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Graney: Put the Knights’ parade plans on hold — we have a series

Updated June 8, 2023 - 10:52 pm

SUNRISE, Fla. — It was early Thursday when Florida Panthers star Matthew Tkachuk had some thoughts about Game 3 of the Stanley Cup Final.

In short, his team couldn’t really make it a series without beating the Golden Knights that evening.

Guess we have one now.

Guess he was right.

Guess those parade plans need to be delayed a bit.

In dramatic fashion, the Panthers beat the Knights 3-2 in overtime at FLA Live Arena and trail the best-of-seven series 2-1.

Here’s the most frustrating part for the Knights: They played well enough to win. Just couldn’t finish.

The bigger picture

In a game as sloppy as was the ice — 15 minor penalties were assessed — the Knights were nearly within 60 minutes of lifting the Stanley Cup. But give the Panthers credit. This close to a 3-0 series deficit, they made things all sorts of interesting when Tkachuk scored with 2:13 left in the third period.

They really made things interesting in a much bigger picture when Carter Verhaeghe beat Knights goalie Adin Hill at 4:27 of overtime.

It was the only shot Hill faced in overtime. It was the only one Florida needed.

It wasn’t a bad effort from the Knights. They played a solid five-on-five game. Just couldn’t convert. Hit a few posts. Had to rely on two power-play goals to build their advantage before Tkachuk struck for the tying score.

“Obviously, you don’t want to blow a lead when you’re up a goal with a few minutes left,” Knights center Jack Eichel said. “But it’s all part of it. Nobody said it was going to be easy.”

It just looked that way for the Knights before Game 3.

The ice was fairly bad, seen by the continually bouncing puck. But it’s not great at T-Mobile Arena this time of year, either. Said one intrepid scribe from the press box: “Hockey in June.”

It didn’t stop the Knights’ defense from playing well in front of Hill, keeping the goalie out of harm’s way for most of the evening.

But when they needed enough bodies in front, they weren’t there, and Tkachuk made the Knights pay with his six-on-five score near the end of regulation.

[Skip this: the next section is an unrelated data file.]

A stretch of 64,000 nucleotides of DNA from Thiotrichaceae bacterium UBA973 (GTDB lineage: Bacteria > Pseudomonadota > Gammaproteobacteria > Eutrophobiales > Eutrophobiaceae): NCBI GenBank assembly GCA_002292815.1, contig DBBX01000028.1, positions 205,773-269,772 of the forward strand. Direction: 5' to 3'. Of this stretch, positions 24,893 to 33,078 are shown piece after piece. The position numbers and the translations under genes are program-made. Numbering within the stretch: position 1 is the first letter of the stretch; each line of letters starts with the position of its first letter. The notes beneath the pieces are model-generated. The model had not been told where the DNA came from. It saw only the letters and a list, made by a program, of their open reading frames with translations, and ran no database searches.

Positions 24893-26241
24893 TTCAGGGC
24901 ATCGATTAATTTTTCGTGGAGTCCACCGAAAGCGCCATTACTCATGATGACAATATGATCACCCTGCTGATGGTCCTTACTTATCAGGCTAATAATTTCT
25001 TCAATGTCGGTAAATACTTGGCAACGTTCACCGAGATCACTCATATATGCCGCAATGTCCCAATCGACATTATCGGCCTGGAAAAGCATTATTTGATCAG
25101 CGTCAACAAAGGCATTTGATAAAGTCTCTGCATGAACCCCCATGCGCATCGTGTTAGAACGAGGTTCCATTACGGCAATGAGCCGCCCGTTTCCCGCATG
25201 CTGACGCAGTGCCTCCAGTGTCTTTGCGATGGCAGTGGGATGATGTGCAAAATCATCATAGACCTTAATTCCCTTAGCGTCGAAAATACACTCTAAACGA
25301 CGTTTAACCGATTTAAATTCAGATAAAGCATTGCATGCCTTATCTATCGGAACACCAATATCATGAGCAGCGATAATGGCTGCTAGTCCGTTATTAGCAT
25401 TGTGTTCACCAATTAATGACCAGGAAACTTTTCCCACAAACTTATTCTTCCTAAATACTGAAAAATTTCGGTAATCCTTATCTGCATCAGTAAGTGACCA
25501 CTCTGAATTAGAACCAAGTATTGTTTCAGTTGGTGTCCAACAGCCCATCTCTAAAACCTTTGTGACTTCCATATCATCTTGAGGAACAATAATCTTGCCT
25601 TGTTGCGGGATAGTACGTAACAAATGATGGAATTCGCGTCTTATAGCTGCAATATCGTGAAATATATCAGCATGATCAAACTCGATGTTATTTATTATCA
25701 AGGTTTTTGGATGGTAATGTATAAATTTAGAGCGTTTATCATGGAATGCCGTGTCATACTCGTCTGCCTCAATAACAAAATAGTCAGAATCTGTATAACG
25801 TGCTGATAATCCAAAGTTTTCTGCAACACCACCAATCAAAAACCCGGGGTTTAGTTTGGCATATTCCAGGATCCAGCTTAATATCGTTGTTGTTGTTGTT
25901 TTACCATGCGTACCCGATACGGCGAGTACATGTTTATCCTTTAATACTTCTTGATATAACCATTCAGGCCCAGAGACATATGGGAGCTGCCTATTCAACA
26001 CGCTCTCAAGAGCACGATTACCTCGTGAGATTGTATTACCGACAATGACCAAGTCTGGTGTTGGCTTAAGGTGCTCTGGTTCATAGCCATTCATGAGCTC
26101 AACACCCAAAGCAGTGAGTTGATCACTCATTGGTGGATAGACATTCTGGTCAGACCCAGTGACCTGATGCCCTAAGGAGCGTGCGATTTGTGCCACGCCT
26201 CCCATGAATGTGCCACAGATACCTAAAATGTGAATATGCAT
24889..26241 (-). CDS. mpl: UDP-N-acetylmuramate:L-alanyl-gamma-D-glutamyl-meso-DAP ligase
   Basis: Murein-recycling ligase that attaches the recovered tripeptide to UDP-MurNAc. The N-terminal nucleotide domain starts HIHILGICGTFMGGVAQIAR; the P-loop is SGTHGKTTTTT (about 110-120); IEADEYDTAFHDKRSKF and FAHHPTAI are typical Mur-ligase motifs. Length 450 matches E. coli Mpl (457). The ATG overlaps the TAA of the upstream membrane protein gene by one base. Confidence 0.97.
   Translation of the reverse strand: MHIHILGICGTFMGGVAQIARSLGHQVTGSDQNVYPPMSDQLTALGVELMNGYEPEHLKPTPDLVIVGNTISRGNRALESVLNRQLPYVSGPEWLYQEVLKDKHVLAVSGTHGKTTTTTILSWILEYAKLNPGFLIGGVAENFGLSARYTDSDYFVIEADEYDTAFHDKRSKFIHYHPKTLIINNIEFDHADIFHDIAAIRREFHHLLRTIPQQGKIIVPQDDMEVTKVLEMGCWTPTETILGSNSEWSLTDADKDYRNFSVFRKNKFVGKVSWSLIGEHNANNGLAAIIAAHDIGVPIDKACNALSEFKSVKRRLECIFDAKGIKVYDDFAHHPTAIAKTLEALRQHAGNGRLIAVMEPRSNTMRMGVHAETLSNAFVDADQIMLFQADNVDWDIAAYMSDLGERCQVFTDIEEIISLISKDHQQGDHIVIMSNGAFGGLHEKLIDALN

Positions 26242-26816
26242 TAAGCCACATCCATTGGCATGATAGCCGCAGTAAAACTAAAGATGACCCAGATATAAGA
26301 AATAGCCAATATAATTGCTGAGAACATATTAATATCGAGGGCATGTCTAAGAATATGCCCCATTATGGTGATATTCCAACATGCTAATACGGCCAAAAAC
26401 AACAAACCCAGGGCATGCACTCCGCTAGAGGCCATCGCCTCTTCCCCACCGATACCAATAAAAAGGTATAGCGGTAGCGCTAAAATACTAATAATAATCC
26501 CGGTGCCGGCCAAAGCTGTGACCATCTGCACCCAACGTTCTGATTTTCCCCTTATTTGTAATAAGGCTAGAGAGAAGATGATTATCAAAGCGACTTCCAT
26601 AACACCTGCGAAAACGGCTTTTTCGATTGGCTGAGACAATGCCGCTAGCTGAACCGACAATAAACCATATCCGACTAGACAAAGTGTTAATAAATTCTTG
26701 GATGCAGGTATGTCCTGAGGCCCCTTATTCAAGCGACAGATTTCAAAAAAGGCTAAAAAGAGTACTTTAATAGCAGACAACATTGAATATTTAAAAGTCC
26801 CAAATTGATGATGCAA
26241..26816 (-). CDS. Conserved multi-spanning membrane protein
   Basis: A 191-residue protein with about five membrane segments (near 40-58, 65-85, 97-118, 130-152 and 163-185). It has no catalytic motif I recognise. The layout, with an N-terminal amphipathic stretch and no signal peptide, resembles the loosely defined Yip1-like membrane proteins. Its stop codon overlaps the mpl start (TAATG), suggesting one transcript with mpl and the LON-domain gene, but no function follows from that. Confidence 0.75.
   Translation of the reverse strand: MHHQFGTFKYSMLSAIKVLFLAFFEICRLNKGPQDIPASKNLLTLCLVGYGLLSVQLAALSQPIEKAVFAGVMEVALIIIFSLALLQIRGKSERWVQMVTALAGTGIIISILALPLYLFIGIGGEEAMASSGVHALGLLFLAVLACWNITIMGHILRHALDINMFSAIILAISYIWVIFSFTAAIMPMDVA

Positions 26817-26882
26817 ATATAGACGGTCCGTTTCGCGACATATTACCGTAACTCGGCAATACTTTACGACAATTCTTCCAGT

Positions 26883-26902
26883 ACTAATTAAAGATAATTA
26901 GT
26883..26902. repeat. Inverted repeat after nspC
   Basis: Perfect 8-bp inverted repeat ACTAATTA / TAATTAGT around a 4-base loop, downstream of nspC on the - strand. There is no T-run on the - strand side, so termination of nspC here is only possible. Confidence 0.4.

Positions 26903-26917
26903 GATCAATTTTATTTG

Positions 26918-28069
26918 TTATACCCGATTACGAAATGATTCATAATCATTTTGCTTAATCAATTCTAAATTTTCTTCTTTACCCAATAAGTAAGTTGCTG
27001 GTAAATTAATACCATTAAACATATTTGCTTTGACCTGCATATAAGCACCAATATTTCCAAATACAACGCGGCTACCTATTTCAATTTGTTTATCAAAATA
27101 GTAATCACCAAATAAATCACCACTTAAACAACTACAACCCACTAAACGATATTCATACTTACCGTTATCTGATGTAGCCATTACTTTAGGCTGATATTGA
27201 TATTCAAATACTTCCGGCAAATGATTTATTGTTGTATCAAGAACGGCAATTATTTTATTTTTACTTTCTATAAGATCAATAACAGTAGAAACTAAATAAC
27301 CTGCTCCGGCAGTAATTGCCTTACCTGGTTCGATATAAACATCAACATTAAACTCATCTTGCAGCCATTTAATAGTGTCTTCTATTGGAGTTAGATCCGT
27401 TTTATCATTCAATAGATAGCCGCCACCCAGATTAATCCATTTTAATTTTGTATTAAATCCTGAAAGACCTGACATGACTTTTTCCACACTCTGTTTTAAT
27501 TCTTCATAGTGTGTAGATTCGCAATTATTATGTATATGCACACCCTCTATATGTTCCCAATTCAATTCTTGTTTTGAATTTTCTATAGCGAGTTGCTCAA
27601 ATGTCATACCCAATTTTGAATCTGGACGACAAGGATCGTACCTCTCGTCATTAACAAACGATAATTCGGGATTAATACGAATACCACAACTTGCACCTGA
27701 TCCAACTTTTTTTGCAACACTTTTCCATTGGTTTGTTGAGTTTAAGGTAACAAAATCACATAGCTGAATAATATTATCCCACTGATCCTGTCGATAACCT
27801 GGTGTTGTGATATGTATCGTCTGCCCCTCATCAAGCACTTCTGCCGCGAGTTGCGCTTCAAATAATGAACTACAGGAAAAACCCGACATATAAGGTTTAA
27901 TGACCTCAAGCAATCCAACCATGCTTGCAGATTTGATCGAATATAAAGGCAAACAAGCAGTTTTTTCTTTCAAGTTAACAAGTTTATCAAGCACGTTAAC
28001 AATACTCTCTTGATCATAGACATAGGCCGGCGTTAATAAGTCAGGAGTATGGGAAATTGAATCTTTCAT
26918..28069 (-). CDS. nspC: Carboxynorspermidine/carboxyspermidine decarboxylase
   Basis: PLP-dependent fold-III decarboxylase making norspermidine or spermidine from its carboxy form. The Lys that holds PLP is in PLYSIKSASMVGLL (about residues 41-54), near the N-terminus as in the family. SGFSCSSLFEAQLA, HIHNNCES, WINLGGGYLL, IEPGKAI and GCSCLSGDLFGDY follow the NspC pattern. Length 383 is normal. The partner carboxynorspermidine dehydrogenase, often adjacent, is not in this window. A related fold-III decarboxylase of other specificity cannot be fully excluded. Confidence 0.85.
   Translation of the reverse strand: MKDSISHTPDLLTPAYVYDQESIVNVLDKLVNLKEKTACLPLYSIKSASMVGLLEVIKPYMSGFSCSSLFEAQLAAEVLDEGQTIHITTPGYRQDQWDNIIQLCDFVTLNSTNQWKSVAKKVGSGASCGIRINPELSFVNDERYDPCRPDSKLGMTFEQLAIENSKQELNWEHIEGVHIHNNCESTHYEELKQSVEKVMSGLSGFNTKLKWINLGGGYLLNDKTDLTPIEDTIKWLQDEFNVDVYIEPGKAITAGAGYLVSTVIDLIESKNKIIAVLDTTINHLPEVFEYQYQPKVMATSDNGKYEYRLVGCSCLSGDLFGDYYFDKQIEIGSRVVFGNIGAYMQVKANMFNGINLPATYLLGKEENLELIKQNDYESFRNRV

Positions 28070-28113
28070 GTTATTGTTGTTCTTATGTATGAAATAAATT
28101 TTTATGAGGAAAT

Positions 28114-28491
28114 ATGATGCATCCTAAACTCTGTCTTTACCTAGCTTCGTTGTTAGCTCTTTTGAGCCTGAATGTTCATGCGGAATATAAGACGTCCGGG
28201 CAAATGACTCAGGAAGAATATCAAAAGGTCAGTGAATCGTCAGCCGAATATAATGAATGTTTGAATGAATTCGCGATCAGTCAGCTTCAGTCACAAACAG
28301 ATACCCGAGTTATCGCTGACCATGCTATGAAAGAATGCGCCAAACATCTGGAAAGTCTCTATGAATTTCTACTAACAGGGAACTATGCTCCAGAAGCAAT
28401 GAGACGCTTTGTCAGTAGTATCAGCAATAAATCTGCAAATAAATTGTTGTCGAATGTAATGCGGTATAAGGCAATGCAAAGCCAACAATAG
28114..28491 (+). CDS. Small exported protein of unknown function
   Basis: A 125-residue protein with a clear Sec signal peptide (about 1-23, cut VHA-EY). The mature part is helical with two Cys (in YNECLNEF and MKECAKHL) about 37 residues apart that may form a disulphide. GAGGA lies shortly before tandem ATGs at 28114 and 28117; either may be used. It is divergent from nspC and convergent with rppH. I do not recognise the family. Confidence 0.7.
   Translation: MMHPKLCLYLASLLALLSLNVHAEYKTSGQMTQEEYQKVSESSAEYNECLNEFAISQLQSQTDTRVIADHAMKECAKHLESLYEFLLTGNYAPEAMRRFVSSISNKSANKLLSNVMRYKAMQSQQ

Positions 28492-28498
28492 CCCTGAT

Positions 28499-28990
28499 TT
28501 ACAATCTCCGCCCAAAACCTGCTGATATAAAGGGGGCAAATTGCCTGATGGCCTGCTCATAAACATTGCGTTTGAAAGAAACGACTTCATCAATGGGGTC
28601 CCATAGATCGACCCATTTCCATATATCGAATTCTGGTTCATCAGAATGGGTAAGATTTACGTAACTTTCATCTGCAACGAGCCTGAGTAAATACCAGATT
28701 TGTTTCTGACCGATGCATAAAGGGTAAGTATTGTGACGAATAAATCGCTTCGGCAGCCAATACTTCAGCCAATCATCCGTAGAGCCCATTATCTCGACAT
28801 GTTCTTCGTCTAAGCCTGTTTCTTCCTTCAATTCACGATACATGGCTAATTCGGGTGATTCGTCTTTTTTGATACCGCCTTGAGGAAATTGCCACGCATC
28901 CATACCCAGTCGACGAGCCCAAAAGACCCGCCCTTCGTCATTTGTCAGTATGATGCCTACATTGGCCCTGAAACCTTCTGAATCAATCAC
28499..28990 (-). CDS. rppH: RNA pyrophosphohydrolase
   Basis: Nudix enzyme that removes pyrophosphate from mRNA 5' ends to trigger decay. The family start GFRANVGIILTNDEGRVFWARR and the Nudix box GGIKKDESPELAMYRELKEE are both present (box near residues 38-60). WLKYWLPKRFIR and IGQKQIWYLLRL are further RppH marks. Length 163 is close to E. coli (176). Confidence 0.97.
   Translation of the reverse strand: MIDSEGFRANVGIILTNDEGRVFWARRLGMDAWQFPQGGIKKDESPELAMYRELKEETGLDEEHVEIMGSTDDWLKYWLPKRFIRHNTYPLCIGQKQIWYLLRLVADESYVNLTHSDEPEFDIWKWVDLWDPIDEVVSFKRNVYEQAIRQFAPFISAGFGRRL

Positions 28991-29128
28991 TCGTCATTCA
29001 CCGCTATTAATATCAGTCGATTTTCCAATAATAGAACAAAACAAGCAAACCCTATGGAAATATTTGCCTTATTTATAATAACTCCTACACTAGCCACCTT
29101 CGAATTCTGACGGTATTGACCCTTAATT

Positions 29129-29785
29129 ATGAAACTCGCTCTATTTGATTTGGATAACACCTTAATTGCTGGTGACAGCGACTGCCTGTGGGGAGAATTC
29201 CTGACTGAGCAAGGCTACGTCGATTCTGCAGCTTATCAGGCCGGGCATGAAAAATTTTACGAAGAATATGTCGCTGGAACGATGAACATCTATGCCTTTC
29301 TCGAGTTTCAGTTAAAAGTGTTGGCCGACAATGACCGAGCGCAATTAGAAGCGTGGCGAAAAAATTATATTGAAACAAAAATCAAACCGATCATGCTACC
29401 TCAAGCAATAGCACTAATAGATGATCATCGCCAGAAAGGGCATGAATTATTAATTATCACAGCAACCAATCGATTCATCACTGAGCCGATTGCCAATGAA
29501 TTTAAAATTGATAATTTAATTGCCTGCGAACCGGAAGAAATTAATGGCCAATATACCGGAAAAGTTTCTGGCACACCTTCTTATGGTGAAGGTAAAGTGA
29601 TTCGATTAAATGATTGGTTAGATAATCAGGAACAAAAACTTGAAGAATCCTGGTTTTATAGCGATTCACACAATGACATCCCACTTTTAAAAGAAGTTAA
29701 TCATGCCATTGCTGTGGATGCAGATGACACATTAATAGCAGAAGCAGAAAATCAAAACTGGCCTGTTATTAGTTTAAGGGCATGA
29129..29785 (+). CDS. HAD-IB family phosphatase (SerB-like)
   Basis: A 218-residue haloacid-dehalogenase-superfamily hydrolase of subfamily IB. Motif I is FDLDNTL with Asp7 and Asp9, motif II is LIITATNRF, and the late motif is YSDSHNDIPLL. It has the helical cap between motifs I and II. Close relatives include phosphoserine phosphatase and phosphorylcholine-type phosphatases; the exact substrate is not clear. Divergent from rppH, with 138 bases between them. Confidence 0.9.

It has bitten the Knights before in these playoffs, not getting enough players back to protect in front late in games or overtime. Did so again.

“Overall, I thought we played pretty well,” Knights captain Mark Stone said. “Just go get ready for Game 4. We gave them a couple looks, and they capitalized. Just couldn’t put them away. But that’s the playoffs, right? Just have to go on to the next one.

“We knew the series was going to be tough. They’re a resilient team.”

Florida sure didn’t look like it in Games 1 and 2, when the Knights outscored the Panthers 12-4. But this was different for them, a home game in front of an energized crowd that watched its organization win a Stanley Cup Final game for the first time in seven attempts.

A sour taste

Knights coach Bruce Cassidy spoke earlier in the day about the importance of calming voices, about how critical veteran leadership is in such a moment. How certain guys in the room — six have won the Cup, and there are nine rings among them — can help with the messaging when needed most.

Some of it will be needed now, but not in an overreacting manner. The Knights should still feel good about where they stand. They were a late stop from being up 3-0 and within 60 minutes of lifting the Cup. Just couldn’t finish.

“I hope it leaves a sour taste in your mouth, at least for a night,” Cassidy said of his team. “We had a chance to put the game away. We talk about winning hockey and winning hockey games. I hope they’re upset with certain things that transpired.

“But not (Friday). It can’t be tomorrow. Get your night’s rest and be ready to get better. Our goal all year has been to be better the next game and turn the page, and we will. I don’t think that will be an issue. We just have to learn from it.”

So it’s a series now.

Go figure.

Ed Graney is a Sigma Delta Chi Award winner for sports column writing and can be reached at egraney@reviewjournal.com. He can be heard on “The Press Box,” ESPN Radio 100.9 FM and 1100 AM, from 7 to 10 a.m. Monday through Friday. Follow @edgraney on Twitter.

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